BFR Innovatived a use of this instructional strategy that is multi-sensory and lends itself to overteaching and overlearning.
Children enjoy the rhythmical nature. Teachers enjoy low-prep and noticeable results.
Children use their arms to break words apart into their individual sounds for spelling. Also, they use their arms to blend sounds together for reading. Arm Tapping and Chart Tapping work together to prepare a child for phonics instruction.
Playing games provides opportunities for meaningful repetition of reading and rereading words with similar patterns.
It's essential for the many, many children who need repetition.
BFR's program covers 80 cumulative phonics lessons that bring children up to 4th grade level reading and provide a solid foundation for teens with significant delays before tackling advanced concepts. The lessons provide for systematic instruction that is direct and explicit.
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Brain Friendly Reading is a program designed by two long-time OG practitioners. Based on extensive experience working with dyslexic children across a variety of instructional situations (classrooms, reading labs, private tutoring once a week), they modified some of the traditional OG instructional strategies to achieve the same goals (and based on the same science) to make the work straightforward, practical and easy to start implementing right away.
Chart tapping replaces the card decks. That work is followed by sound dictation and then a review of a previously taught concept. There is space for new instruction and for teaching 'Red Words' (called puzzle words in the BFR program). Word, phrases and sentence dictation are all part of the BFR Program as is reading from decodable texts and spelling instruction that follows the lesson taught.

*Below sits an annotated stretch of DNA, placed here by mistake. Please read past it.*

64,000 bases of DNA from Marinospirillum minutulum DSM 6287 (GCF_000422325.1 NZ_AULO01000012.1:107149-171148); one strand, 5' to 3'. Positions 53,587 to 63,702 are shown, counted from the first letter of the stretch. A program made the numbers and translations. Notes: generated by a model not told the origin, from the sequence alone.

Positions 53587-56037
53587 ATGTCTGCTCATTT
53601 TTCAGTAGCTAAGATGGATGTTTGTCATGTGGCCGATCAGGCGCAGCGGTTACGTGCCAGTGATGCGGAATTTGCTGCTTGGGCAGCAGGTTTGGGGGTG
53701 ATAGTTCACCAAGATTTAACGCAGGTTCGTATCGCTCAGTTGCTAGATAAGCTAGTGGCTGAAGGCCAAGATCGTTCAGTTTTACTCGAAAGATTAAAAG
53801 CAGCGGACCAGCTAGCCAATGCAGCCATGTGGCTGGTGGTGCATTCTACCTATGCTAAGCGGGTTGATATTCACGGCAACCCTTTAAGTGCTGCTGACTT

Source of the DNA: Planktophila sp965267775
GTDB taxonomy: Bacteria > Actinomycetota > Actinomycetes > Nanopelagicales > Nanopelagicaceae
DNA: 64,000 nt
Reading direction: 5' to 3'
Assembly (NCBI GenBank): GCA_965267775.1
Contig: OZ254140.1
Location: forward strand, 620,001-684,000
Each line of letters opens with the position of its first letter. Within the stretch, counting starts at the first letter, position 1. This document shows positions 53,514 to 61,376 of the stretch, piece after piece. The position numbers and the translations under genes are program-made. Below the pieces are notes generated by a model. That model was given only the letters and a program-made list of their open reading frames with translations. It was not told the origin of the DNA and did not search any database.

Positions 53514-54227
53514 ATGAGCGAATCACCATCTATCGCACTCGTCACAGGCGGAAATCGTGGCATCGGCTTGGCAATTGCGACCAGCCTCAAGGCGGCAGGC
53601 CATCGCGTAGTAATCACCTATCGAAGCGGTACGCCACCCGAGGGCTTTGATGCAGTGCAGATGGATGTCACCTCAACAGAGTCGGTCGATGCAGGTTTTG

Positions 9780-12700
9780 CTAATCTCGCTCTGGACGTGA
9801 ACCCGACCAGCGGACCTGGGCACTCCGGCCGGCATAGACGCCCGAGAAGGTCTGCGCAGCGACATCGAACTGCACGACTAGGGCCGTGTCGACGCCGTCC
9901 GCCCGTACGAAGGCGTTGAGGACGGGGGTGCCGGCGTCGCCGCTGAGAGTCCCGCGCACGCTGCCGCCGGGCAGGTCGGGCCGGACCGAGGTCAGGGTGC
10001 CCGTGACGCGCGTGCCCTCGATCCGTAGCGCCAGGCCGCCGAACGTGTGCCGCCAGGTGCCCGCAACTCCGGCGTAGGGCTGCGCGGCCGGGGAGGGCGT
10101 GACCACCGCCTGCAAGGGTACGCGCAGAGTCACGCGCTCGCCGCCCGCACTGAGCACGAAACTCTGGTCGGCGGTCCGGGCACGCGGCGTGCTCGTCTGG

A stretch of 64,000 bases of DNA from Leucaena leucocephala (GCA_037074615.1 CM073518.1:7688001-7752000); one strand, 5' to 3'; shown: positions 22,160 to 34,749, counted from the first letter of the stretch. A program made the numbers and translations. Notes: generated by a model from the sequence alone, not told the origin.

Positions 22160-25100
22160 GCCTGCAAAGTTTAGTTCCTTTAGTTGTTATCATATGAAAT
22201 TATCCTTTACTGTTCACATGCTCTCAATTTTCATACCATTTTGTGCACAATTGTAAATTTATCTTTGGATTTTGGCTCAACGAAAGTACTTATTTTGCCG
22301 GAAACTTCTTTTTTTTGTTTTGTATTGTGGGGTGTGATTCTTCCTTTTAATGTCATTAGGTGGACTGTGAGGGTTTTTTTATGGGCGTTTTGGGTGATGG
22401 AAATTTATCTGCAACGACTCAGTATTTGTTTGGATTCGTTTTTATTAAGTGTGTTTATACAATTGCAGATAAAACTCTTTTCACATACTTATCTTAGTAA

So, this isn’t a traditional OG program but is OG-based like Barton or Wilson or any other program that follows the principles and elements of structured literacy.
If you are looking to equip yourself with evidence-based strategies that follow the science that you can start using weeks in the training that are also low-prep and kids enjoy — this is your training.
We tell the children a story that three parts of the brain have to talk to each other for reading to happen. The work they are doing is laying down those tracks between the stations. (Or whatever analogy will appeal to that child.)
Whole language is not based on the latest science. The instructional strategies don't match how the brain learns to read.
Not all struggling readers are dyslexic. It turns out that what is essential for dyslexics also is best for everyone else.
Children enjoy making their own card decks (which involves listening, spelling) and then using them to pay all kinds of different games (for repeated reading).
Seeing patterns in the English language can be hard for struggling readers. So, we train their brains to recognize the patterns through direct and explicit lessons and game playing - lots of game playing!
Arm Spelling is simple. It's just like finger spelling but easier to do and see. The child breaks the words apart into their individual sounds (or blends or teams) one syllable at a time.
These are adults in training learning how to tap the Blends Charts. But, this is what it looks and feels like in classrooms as well. 7 min.
BFR didn't create arm spelling but we've used it for decades, and it works miracles with struggling readers when used the BFR way. (You'll notice it's not the same as OG arm spelling for red words.). 9 min.
Did you know that research shows that book reading is an end point and not a key instructional strategy for helping children to read (decode)? Find out why. 25 min.